When a subsequent philosopher, Karl Popper, famously tackled the issue of the foundations of knowledge, he ran against the same bounds, only he stated them much more explicitly. He argued that anyone who simply asserted that nothing should be accepted that could not be defended by means of argument or experience defeats their own purpose. Such a reliance on reason and experience, "since it cannot, in its turn, be supported by argument or experience, it implies that it should itself be discarded. . . . Uncritical rationalism can be defeated by its own weapon, argument."
What does this truth, that rational human thought cannot be used to justify itself, mean in everyday life? Popper explains that it means that evidence and reason themselves are not the first or final authorities in human experience, but rather, "a rationalist attitude must be first adopted if any argument or experience is to be effective, and it cannot therefore be based upon argument or experience." This means a great "leap of faith" is required even for the so-called rational scientist: "[T]his means that whoever adopts the rationalist attitude does so because he has adopted, consciously or unconsciously, some proposal, or decision, or belief, or behavior; an adoption which may be called 'irrational'. . . . we may describe it as an irrational faith in reason."
Thank God for honest skeptics: they make our job as apologists so much easier. Here Popper has pushed humanistic rationalism to its limits, and has wound up very candidly giving us the admission that human reason doesn't just spring up from the ground: its must be assumed. We must live with faith in the reliability of our senses and our reason in order to understand human experience. And since the atheist therefore has no room to talk when it comes to making arbitrary assumptions without evidence, he needs to reassess his claim that Pascal's or Kierkegaard's, just to name two examples, leaps of faith can be easily insulted as "intellectual ponzi schemes."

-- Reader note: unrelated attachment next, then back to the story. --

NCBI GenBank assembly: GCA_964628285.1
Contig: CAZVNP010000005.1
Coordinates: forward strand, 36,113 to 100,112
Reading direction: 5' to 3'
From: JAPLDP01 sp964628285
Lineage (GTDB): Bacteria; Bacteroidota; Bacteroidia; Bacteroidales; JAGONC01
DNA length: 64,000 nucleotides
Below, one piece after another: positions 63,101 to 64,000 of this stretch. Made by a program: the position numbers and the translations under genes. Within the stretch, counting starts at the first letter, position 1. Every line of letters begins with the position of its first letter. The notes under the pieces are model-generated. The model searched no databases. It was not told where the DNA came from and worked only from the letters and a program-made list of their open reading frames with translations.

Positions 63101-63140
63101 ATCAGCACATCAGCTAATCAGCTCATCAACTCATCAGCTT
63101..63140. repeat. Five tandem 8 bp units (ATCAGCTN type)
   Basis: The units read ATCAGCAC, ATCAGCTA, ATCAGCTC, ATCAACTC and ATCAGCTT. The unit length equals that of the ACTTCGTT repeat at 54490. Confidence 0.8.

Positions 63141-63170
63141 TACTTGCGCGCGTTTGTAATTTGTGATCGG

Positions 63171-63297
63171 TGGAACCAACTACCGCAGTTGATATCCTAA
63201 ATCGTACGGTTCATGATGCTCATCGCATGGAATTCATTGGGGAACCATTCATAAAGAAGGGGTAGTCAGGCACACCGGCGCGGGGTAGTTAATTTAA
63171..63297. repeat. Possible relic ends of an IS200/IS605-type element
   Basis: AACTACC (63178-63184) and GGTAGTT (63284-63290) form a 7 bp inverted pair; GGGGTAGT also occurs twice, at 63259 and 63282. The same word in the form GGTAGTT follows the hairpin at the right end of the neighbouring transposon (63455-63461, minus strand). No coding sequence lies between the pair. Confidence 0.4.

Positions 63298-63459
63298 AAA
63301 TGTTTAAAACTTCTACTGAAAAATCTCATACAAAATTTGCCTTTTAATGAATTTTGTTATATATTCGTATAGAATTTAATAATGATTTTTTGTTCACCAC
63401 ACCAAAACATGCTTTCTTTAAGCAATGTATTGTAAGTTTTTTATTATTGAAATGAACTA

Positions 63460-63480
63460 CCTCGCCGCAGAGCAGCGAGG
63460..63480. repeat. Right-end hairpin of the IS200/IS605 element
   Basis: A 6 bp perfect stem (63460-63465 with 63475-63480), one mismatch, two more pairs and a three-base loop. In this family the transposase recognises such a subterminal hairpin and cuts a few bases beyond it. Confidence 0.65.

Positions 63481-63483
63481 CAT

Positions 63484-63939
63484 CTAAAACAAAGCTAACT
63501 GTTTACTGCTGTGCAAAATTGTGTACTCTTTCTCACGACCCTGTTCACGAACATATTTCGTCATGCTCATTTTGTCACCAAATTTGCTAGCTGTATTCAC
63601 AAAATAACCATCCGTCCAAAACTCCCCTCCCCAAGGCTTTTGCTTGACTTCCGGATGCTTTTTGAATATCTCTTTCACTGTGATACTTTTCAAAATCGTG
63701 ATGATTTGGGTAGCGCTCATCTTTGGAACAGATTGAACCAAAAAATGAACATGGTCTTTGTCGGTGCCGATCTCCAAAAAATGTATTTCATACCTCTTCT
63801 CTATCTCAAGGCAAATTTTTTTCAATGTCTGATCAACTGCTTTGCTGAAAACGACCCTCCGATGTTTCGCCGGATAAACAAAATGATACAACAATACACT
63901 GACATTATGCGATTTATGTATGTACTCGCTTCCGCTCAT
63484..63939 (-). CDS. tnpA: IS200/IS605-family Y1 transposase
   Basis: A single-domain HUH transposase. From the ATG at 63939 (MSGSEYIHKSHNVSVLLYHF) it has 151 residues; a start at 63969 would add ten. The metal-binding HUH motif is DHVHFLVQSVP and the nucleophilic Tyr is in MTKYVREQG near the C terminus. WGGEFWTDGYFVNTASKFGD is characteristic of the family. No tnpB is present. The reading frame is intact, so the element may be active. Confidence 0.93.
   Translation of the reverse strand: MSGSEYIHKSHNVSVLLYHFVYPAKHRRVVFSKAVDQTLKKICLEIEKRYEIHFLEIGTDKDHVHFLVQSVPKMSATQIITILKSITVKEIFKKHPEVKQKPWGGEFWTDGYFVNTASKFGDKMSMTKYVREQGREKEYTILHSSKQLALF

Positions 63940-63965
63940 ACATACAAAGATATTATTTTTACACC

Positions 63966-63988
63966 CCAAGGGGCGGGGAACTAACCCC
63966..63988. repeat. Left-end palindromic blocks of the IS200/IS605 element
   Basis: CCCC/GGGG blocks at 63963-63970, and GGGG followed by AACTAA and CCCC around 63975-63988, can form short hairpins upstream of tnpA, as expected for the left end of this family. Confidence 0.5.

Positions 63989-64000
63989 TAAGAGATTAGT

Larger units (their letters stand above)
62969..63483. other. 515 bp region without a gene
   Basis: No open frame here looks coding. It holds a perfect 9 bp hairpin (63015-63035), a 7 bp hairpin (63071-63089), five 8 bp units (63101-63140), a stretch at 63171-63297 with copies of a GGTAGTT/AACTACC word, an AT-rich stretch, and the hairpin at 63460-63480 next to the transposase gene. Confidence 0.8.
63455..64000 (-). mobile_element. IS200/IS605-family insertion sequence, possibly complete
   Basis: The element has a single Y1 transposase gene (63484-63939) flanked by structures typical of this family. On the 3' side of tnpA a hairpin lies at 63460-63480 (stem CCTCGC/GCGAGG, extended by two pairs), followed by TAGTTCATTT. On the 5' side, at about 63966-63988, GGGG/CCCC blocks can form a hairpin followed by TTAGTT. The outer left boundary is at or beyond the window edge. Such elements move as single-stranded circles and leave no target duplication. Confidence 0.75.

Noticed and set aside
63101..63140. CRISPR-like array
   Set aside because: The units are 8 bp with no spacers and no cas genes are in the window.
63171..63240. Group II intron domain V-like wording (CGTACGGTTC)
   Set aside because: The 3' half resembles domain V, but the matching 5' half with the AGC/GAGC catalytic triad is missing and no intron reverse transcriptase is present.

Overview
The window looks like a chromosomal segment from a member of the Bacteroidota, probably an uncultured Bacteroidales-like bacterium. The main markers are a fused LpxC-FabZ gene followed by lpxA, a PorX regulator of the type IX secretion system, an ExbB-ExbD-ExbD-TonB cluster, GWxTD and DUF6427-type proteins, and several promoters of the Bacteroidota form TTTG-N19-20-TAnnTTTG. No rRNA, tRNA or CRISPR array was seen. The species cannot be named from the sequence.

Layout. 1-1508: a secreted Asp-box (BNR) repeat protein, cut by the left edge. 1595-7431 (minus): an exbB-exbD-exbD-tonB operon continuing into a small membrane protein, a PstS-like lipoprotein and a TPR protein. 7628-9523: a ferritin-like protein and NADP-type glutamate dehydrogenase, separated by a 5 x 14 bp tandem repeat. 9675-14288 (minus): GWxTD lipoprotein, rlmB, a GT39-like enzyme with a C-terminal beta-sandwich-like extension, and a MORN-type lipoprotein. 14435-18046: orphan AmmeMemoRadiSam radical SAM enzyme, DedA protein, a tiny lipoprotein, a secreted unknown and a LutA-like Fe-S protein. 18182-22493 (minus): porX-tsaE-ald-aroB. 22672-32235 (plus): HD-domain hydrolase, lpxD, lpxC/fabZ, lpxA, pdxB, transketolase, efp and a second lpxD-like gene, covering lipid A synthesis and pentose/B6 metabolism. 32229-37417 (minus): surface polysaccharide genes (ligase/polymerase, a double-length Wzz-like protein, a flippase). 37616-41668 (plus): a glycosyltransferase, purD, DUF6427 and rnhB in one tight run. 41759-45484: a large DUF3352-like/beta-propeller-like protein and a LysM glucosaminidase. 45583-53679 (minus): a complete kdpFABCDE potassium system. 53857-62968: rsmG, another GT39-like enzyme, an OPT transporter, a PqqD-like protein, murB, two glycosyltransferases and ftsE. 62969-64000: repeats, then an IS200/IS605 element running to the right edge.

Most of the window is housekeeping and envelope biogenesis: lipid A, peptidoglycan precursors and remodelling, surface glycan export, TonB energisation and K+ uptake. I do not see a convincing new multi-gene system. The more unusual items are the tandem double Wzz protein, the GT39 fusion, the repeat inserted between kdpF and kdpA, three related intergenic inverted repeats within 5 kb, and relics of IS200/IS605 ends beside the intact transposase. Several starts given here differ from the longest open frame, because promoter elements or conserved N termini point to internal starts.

For, suppose at this point that we direct the force of Sam’s buried diamond argument (fallacious as it may be) towards the belief in induction, instead of against belief in God. No one has experience of the future, and there exists absolutely no data by which to measure the future. But are we then justified in comparing belief in the orderliness of the future to something as cartoonish as belief in the gigantic diamond in Sam's yard? If Sam's analogy were to actually work against belief in God, then it would undermine induction, and thus science, to the same degree of lunacy that he hopes to impugn God with. If all beliefs "must be as evidentiary in spirit as any other," then, since our beliefs about the future stand on no evidence at all, induction, according to Sam's logic, must be included in what Sam labels "intellectual ponzi schemes"?